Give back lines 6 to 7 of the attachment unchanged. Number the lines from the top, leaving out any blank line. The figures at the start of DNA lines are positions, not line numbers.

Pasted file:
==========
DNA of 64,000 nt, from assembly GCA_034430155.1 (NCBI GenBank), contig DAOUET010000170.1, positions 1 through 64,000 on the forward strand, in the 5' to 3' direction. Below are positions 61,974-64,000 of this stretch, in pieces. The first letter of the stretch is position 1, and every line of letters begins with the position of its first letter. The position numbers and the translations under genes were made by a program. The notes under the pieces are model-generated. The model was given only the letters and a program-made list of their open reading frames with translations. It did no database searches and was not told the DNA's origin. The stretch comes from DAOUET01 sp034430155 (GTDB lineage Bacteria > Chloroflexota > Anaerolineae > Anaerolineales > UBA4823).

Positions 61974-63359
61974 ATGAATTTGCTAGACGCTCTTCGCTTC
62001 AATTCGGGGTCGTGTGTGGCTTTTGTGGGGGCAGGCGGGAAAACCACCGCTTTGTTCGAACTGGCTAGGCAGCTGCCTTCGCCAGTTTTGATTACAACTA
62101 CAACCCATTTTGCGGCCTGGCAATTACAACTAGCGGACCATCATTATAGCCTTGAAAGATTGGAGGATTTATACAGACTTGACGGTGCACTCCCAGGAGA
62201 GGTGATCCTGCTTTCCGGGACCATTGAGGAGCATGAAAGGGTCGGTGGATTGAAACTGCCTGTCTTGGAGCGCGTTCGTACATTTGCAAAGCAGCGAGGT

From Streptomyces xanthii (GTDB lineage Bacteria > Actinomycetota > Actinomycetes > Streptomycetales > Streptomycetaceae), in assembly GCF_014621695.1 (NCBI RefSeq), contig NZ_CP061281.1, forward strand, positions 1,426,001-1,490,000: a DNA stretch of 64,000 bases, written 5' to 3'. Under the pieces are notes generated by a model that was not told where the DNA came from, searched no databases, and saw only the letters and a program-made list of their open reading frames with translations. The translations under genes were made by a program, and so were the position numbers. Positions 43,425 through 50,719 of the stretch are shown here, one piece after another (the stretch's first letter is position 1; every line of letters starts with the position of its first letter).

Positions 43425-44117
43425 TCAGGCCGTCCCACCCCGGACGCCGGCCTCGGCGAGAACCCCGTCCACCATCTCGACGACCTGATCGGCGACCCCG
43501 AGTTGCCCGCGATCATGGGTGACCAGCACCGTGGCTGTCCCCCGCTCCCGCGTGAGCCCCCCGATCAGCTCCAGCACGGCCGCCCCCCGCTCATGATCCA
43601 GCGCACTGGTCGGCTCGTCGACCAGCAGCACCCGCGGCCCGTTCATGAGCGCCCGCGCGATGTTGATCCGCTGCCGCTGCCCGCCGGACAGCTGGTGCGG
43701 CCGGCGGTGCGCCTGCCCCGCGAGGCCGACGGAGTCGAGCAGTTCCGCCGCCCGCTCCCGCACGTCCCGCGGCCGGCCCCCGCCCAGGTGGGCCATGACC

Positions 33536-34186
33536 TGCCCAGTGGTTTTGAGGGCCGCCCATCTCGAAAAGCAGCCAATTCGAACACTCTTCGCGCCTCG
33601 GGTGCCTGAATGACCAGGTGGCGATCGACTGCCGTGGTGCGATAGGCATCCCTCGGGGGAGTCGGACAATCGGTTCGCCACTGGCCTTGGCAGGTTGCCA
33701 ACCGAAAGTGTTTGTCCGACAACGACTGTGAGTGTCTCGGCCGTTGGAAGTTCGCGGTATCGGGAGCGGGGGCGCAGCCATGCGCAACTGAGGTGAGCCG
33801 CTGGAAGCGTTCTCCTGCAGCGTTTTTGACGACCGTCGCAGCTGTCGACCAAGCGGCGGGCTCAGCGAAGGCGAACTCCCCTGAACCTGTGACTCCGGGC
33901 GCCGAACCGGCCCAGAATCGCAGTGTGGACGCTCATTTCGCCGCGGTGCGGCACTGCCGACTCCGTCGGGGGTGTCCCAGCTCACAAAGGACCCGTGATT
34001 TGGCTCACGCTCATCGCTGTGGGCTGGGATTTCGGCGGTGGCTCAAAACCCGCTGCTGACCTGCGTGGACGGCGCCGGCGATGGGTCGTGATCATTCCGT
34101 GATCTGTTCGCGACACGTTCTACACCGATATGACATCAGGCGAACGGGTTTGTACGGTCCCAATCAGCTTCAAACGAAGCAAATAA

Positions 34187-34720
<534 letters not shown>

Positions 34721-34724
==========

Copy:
62201 GGTGATCCTGCTTTCCGGGACCATTGAGGAGCATGAAAGGGTCGGTGGATTGAAACTGCCTGTCTTGGAGCGCGTTCGTACATTTGCAAAGCAGCGAGGT

From Streptomyces xanthii (GTDB lineage Bacteria > Actinomycetota > Actinomycetes > Streptomycetales > Streptomycetaceae), in assembly GCF_014621695.1 (NCBI RefSeq), contig NZ_CP061281.1, forward strand, positions 1,426,001-1,490,000: a DNA stretch of 64,000 bases, written 5' to 3'. Under the pieces are notes generated by a model that was not told where the DNA came from, searched no databases, and saw only the letters and a program-made list of their open reading frames with translations. The translations under genes were made by a program, and so were the position numbers. Positions 43,425 through 50,719 of the stretch are shown here, one piece after another (the stretch's first letter is position 1; every line of letters starts with the position of its first letter).